It would hardly seem necessary to note that if the bathtub injury is otherwise compensable, it is not rendered non-compensable by reason of the fact that (1) it is an aggravation of a pre-existing disease or injury, Cambria Coal Company v. Ault, 166 Tenn. 567, 569, 64 S.W.2d 18, or (2) the tortious act of a third party. Whaley v. Patent Button Company, 184 Tenn. 700, 202 S.W.2d 649, and Carmichael v. J. C. Mahan Motor Company, 157 Tenn. 613, 11 S.W.2d 672.
The Trial Judge found that the bathtub injury, to quote the language of his opinion, "was not connected with any treatment or anything in reference to his stay in the hospital. It is a tort act of a third person". He based this finding upon a statement of petitioner's wife to the hospital manager that in the course of being given a bath at the hospital "the orderly jerked the patient in such a manner that Mr. Mallette became totally paralyzed from the waist down to and through his feet".
Mr. Mallette was placed in the hospital for treatment of a compensable injury, to-wit, an injury to his back occasioned by the fall from the steps. During the course of such treatment, and as an incident thereof, while being given a bath by a hospital orderly his back injury was considerably aggravated by the orderly's negligence.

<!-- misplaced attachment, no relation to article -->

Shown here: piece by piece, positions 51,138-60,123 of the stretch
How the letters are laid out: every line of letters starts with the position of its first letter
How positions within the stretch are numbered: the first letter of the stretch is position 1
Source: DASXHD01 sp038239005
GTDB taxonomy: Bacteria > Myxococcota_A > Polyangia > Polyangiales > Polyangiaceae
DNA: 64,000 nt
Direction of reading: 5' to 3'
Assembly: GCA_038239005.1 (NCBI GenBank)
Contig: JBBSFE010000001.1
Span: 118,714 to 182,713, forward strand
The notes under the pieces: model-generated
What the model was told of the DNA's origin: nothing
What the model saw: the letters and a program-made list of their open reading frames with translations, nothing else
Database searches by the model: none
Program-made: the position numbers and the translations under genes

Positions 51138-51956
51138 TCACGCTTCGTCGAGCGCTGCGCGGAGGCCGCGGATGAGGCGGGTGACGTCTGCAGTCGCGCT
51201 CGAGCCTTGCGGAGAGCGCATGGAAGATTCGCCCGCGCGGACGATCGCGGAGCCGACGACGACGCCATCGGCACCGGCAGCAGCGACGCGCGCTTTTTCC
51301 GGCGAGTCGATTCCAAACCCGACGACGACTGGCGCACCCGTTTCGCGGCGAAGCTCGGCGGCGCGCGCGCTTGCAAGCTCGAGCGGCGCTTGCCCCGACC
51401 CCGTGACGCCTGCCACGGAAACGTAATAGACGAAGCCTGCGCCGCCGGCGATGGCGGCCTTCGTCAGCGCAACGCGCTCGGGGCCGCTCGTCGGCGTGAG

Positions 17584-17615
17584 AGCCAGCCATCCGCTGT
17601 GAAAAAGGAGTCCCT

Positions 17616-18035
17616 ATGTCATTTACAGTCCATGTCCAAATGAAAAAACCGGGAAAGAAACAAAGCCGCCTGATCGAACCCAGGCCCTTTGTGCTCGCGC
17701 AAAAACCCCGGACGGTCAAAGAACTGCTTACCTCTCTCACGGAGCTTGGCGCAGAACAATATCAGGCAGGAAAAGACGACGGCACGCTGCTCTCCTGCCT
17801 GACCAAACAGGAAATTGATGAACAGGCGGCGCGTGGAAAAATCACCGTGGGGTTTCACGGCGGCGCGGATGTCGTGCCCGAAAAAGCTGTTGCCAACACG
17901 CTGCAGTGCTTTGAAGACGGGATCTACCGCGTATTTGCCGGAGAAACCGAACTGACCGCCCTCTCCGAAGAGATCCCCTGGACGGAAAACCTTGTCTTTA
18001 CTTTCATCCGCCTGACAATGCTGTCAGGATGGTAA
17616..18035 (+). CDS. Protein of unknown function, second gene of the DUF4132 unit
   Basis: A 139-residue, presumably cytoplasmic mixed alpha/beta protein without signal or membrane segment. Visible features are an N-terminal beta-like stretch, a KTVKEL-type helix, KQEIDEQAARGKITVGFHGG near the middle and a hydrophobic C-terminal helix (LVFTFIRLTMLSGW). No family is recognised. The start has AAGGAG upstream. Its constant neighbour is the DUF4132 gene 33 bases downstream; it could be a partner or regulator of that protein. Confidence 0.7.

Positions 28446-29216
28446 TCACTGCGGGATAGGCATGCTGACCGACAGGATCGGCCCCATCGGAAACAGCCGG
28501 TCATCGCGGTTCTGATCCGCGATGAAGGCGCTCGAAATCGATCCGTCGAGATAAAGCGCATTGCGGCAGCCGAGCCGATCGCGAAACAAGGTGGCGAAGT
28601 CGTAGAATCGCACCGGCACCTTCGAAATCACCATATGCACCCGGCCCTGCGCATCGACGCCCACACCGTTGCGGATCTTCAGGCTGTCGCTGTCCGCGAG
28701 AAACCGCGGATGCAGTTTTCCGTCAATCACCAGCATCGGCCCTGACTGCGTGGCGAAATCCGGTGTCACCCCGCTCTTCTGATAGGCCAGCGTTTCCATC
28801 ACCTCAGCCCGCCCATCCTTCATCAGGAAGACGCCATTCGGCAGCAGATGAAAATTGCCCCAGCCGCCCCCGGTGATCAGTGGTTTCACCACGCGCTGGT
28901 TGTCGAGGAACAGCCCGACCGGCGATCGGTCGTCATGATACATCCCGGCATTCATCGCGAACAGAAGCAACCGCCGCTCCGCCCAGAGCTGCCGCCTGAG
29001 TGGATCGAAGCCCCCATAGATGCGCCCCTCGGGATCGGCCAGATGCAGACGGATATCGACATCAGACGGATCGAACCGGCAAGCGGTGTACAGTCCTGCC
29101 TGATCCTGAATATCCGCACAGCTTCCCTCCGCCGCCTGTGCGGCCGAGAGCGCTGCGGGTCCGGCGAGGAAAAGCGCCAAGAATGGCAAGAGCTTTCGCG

In Revell v. McCaughan, 162 Tenn. 532, 39 S.W.2d 269, an employee received a compensable injury which was aggravated by the malpractice of the attending physician. It was there held (162 Tenn. at page 538, 39 S.W.2d at page 271) that the compensable "original injury is regarded as the proximate cause of the damage flowing from the subsequent negligent treatment by the physician". By analogy, this holding in that case requires in the case at bar a holding that the fall from the steps must be regarded as the proximate cause of the damage flowing from the subsequent negligent act of the orderly in giving a bath to Mr. Mallette. The bath was an incident to the treatment for which Mr. Mallette had been placed in the hospital.
In the New Jersey case of Flanagan v. Charles E. Green & Son, 122 N.J.L. 424, 5 A.2d 742, and annotated in 127 A.L.R. 1113, the employee was placed in the hospital for treatment of a broken leg received in the course of his employment. His arm was injured in the changing of the bed sheets by the hospital nurse. This arm injury was held to be compensable, the Court holding in the language of the A.L.R. annotation:"* * * that the changing of the sheets was so incidental a part of the adequate hospitalization as to be routine in every hospital, and that the *822 arm injury was so incidental to the medical and surgical treatment afforded by the employer as to constitute an injury arising out of and in the course of the employment within the meaning of the Compensation Act."
In the opinion of this Court, it must be concluded, as a matter of law, that the injury received in the bathtub incident was one arising out of and in the course of Mr. Mallette's employment within the meaning of the Compensation Law; hence compensable, and that the Trial Judge was mistaken in concluding that such injury "was not connected with any treatment or anything in reference to his stay in the hospital".
It results that petitioner is entitled to compensation under the statute for the condition in which he was left after the bathtub injury was received.
The judgement of the Circuit Court to the contrary will be reversed with the costs of the appeal taxed against defendants-in-error. The cause will be remanded for such further proceedings in accordance herewith as are necessary.